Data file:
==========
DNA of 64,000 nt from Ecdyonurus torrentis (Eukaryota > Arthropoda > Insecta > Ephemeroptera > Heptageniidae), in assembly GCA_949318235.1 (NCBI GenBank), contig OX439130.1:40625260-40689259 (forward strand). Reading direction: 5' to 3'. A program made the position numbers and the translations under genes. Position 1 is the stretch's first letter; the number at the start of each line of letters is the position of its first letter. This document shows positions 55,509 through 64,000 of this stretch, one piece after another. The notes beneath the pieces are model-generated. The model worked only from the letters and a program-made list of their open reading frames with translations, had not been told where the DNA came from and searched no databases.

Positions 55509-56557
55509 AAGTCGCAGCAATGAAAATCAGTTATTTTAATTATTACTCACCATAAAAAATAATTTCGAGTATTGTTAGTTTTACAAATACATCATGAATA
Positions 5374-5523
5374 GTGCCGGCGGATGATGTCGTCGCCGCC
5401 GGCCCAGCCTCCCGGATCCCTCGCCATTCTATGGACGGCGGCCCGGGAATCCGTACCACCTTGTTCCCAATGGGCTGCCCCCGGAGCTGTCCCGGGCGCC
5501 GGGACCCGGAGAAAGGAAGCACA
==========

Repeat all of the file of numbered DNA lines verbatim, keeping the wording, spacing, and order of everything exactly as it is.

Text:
DNA of 64,000 nt from Ecdyonurus torrentis (Eukaryota > Arthropoda > Insecta > Ephemeroptera > Heptageniidae), in assembly GCA_949318235.1 (NCBI GenBank), contig OX439130.1:40625260-40689259 (forward strand). Reading direction: 5' to 3'. A program made the position numbers and the translations under genes. Position 1 is the stretch's first letter; the number at the start of each line of letters is the position of its first letter. This document shows positions 55,509 through 64,000 of this stretch, one piece after another. The notes beneath the pieces are model-generated. The model worked only from the letters and a program-made list of their open reading frames with translations, had not been told where the DNA came from and searched no databases.

Positions 55509-56557
55509 AAGTCGCAGCAATGAAAATCAGTTATTTTAATTATTACTCACCATAAAAAATAATTTCGAGTATTGTTAGTTTTACAAATACATCATGAATA
Positions 5374-5523
5374 GTGCCGGCGGATGATGTCGTCGCCGCC
5401 GGCCCAGCCTCCCGGATCCCTCGCCATTCTATGGACGGCGGCCCGGGAATCCGTACCACCTTGTTCCCAATGGGCTGCCCCCGGAGCTGTCCCGGGCGCC
5501 GGGACCCGGAGAAAGGAAGCACA